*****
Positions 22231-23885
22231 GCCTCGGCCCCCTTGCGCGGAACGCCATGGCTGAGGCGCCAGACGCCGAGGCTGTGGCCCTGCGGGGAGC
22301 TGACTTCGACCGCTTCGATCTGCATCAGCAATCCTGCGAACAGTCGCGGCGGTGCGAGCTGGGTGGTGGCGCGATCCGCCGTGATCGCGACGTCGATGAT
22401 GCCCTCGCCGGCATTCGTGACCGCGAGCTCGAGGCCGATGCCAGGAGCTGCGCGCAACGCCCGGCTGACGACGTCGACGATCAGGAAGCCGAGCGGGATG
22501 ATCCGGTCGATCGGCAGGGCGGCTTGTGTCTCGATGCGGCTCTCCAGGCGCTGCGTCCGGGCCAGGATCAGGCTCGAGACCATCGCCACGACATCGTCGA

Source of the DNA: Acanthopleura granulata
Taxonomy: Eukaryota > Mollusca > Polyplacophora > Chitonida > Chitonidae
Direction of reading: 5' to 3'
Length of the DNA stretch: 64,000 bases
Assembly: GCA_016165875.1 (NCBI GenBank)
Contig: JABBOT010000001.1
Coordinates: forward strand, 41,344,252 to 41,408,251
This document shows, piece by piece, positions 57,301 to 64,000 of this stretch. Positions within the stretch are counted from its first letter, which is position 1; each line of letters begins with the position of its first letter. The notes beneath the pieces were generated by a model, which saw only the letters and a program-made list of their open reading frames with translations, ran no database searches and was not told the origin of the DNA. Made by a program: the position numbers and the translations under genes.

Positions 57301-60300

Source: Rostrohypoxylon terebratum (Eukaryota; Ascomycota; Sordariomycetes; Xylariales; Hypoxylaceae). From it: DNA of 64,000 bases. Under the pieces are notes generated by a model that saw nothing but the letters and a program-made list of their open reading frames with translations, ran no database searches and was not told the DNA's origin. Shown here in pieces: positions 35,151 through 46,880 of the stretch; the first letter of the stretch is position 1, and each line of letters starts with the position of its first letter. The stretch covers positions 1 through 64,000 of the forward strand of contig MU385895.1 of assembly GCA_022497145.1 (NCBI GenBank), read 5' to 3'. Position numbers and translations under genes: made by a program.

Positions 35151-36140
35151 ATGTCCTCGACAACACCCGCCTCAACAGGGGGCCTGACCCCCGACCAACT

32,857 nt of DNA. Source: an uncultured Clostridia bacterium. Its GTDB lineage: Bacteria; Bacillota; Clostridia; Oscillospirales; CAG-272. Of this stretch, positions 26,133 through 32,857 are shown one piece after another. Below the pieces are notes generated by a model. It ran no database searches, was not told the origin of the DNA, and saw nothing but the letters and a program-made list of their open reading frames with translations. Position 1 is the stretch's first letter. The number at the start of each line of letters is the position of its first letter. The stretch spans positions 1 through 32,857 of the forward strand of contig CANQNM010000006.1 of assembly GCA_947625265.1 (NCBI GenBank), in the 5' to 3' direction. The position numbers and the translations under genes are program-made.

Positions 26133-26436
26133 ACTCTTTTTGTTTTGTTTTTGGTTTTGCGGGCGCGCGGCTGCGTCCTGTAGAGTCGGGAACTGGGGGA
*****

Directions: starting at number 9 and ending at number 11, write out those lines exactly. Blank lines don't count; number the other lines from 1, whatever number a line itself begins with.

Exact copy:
Length of the DNA stretch: 64,000 bases
Assembly: GCA_016165875.1 (NCBI GenBank)
Contig: JABBOT010000001.1